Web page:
Prewriting Tips To Grow On
1. By a young age, encourage your child to color and explore using paper and crayons as this is an integral part of your child’s prewriting and fine motor development. Continue working on purposeful scribbling, coloring in large/small shapes, drawing (specifically people), and using your child’s creativity throughout his/her childhood.
2. By 2 years old, your child should begin grasping writing utensils in palm and imitating vertical lines.
3. By 2.5 years old, your child should be able to grasp a pencil with thumb and fingers instead of a fist and begin drawing horizontal lines.
4. By 3 years old, your child should begin drawing circles stopping within ½” of the endpoint and making crosses (+).
5. By 3.5 years old, your child should begin drawing X’s.
6. By 4 years of age, your child should begin having a static tripod grasp (grasp using 3 fingers but limited movement within fingers/wrist).
7. By 4.5 years of age, your child should begin to draw squares.
8. By 5, your child should begin drawing triangles and writing numbers 1-5 and capital letters of his/her first name.
9. By 5.5, your child should be able to write numbers 1-10 and all capital letters.
10. By around 6.5, your child should be able to write all lower case letters and have developed a dynamic tripod functional grasp.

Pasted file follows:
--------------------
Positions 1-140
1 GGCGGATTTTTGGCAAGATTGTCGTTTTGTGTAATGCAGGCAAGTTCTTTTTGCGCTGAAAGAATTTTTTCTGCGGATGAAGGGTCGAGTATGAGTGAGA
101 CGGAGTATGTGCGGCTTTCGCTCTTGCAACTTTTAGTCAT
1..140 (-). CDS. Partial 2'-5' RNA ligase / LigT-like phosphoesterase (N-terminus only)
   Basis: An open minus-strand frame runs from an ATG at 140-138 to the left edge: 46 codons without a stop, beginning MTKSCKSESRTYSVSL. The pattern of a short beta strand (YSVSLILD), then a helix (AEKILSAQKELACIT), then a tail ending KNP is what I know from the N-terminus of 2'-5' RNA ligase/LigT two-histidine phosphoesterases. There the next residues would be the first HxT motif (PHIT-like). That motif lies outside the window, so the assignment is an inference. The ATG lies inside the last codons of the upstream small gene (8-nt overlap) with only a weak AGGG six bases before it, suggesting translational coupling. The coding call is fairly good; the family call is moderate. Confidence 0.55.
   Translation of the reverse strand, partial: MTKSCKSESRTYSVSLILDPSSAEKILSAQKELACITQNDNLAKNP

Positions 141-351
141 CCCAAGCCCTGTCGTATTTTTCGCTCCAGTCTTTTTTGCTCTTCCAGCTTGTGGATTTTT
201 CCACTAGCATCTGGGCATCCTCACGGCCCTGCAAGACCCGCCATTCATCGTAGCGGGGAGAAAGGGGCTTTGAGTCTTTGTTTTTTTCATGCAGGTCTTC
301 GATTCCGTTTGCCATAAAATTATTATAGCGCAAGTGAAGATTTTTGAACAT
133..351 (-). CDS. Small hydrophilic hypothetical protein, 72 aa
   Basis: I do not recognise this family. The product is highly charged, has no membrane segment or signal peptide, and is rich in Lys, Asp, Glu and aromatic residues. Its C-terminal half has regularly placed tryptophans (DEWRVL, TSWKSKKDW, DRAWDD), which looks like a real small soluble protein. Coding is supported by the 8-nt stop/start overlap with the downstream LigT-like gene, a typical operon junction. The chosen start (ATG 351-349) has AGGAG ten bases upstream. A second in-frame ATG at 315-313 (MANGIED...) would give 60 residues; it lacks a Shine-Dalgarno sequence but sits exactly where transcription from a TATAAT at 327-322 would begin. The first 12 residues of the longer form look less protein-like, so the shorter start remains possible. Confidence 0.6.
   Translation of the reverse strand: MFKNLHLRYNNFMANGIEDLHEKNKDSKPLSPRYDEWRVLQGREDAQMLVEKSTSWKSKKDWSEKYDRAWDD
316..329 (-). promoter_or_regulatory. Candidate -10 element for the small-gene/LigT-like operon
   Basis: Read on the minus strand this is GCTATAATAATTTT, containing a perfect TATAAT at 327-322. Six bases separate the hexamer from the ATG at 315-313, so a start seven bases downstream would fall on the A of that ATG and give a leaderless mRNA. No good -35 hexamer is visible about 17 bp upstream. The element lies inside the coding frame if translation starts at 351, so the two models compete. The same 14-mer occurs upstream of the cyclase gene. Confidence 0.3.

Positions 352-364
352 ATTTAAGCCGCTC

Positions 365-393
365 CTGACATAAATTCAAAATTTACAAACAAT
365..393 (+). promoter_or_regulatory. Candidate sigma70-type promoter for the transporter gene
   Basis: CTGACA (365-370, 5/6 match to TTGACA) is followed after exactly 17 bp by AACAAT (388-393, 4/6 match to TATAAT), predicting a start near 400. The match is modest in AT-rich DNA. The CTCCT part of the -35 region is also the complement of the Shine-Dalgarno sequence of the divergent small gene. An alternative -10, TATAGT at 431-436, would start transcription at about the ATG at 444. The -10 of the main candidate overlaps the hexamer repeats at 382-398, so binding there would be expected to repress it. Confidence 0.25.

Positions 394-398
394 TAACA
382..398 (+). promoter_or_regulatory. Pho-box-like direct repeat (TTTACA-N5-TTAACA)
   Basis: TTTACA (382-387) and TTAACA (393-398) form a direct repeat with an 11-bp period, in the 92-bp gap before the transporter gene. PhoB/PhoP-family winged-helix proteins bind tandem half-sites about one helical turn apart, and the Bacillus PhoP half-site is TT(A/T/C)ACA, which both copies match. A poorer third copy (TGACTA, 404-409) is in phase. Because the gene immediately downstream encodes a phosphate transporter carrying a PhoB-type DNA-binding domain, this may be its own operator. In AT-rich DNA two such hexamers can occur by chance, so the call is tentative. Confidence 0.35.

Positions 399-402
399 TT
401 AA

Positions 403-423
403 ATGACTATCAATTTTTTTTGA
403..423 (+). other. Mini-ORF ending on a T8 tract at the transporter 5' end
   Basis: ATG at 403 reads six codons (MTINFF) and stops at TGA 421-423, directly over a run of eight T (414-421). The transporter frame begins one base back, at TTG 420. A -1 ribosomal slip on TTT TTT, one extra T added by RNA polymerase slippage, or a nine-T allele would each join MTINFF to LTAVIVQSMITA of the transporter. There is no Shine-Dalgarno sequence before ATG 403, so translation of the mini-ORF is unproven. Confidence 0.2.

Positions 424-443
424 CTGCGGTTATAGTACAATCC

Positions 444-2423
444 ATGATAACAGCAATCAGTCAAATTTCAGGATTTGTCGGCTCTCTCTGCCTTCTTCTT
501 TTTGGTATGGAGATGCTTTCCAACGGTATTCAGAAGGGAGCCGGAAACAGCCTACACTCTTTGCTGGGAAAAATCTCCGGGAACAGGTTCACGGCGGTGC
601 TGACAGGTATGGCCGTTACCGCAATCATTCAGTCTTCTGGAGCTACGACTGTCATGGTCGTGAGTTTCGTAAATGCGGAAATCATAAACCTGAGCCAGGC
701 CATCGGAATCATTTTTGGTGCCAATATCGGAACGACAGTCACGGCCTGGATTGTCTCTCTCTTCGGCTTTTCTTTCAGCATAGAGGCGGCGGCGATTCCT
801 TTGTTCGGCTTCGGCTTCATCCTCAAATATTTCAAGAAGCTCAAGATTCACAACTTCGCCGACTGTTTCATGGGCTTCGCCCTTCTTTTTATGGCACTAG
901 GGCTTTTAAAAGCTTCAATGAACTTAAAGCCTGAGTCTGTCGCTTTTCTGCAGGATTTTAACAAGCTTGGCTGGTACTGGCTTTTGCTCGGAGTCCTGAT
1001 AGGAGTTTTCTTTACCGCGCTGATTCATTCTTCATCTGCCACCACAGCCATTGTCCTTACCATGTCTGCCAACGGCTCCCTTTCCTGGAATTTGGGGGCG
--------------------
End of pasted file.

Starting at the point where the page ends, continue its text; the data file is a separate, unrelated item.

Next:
If by 4, your child is demonstrating difficulty with holding a writing utensil (pencil, crayons, markers) with 3 fingers and maintaining a functional grasp, it is beneficial to use broken crayon pieces or color/write on a vertical surface as these two activities encourage use of a functional grasp.
Additionally, if your child is still demonstrating difficulty, there are hand strengthening activities you can complete to work on strengthening the specific muscles needed to hold/maintain a functional grasp:
1. Use tweezers to pick up small objects
2. Play with playdoh
3. Use thera-putty
4. Engage with interlocking construction toys such as tinker toys or bristle blocks
5. Encourage water play with spray bottles, water guns, squirt toys, sponges, etc.
6. Clothes pin games
7. Hole punch activities
8. Squeeze toys and activities such as using glue
9. Weight bearing activities such as completing activities in prone (on stomach), wheelbarrow walking, animal walks, etc.
**Pencil grips should be used a last resort when teaching a child to hold a writing utensil as this hinders the development of functional grasp.
If you are having concerns or if you child is not progressing like you think s/he should, please do not hesitate to contact ABC Pediatric Therapy and specifically ask for an occupational therapist for more ideas geared towards your specific needs and if you have any additional questions or would like a free screening. Visit our website at www.abcpediatrictherapy.com to find the location nearest you.